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Stress can mount in tough times, and UC can help

For Craig Mielcarski, the trend is hard to miss: more and more, employees coming to UC Berkeley’s CARE Services are having trouble coping with mounting stress.

“The ability to manage stress is more of a challenge because of the ongoing impact of the overall economy, from the country to the state to the University,” said Mielcarski, director of CARE Services, a campus faculty and staff assistance program.

Stress and depression have consistently been the top issues for which UC employees seek counseling. In mental health terms, it’s the equivalent of the common cold, with thousands of employees each year seeking treatment. Recently, that figure has been growing.

The number of UC employees seeking treatment for depression grew by 6 percent from 2009 to 2010, according to United Behavioral Health, the University’s primary provider for mental health services. And Employee Assistance Programs at campuses are reporting increases either in volume or severity of symptoms, or both.

“We’re seeing a much higher level of people being stretched as far as being able to cope,” Mielcarski said. “It’s not just people who lose a job; it’s people whose job is being changed. The ways things are being done are being realigned, and that’s stressful.”

It’s no surprise that workplace stress is rising. UC’s financial future has become less certain amid dwindling state support. The University is grappling with a $650 million state budget cut this fiscal year alone and is resorting to a series of program reductions, layoffs, tuition increases and other measures to close the gap.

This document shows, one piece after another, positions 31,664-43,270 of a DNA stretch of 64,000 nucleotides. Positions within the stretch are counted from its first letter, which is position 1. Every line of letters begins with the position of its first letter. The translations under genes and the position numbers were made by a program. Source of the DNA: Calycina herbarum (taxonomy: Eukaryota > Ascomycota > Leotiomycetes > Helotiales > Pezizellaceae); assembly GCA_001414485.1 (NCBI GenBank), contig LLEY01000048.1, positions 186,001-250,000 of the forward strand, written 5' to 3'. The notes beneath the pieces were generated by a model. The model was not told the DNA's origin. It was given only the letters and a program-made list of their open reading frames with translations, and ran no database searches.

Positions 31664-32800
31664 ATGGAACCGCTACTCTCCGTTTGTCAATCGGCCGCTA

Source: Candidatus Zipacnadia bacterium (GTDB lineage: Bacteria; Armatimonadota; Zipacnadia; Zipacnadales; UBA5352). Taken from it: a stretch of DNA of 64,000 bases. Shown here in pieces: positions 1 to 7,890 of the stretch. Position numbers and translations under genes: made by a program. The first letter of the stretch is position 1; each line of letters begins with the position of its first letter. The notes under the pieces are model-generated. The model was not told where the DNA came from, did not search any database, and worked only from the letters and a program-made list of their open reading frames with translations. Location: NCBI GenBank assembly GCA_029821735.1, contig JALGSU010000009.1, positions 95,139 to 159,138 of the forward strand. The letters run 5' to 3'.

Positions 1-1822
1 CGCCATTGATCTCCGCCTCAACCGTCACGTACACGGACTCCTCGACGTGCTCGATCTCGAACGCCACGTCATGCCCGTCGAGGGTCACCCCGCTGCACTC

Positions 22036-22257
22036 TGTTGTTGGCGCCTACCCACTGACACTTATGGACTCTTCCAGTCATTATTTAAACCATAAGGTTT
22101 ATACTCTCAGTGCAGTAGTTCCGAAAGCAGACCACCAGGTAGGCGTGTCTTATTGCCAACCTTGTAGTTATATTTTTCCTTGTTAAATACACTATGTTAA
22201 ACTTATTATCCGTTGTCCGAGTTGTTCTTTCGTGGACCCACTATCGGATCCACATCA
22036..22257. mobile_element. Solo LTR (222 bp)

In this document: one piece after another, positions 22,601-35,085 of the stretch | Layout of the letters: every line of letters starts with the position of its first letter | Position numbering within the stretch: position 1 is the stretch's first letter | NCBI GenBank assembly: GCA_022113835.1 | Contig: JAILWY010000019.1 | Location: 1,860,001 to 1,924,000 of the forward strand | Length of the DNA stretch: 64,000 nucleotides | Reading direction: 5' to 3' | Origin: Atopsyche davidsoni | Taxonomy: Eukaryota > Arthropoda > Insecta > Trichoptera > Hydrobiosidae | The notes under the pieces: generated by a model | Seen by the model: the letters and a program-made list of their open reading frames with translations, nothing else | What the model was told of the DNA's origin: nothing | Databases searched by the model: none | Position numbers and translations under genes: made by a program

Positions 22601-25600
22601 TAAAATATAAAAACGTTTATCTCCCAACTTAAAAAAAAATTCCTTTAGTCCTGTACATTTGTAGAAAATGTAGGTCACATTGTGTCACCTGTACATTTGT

That kind of seismic change can be overwhelming. Employees usually turn to familiar methods of coping with stress, but when even those trusted tools fail, they can be left feeling a loss of control. Stress and tension mount.

Stress manifests itself in multiple ways at home and at work: trouble sleeping, a change in eating habits such as overeating or eating too little, problems concentrating, lack of motivation or a shift in energy level. Behavior may change, too. A jovial person may become quieter, or someone who is normally quiet may start making sarcastic comments.

So what do you do if you recognize these symptoms? Seek support from your campus Employment Assistance Program (EAP), a doctor or even family and friends. A support network is crucial to navigating tough times.

For UCOP employees, start with UCSF’s Faculty and Staff Assistance Program, which provides services to the Office of the President, including confidential individual counseling and referrals as well as organizational counseling for managers and supervisors. The office can be reached at 415-476-8279 to arrange for appointments any day of the week at UCOP’s Kaiser Building location.

United Behavioral Health Services will refer you for counseling services to a local provider. The first three appointments with a network provider are free of charge. Contact UBH at 866-808-6205 or visit their website for more information.

“Recognize you need to do something different,” Mielcarski said. “Start small and simple. Don’t try to do 10 things differently. Just try to do one.”

Go to the UC Newsroom for Katherine Tam’s full report.

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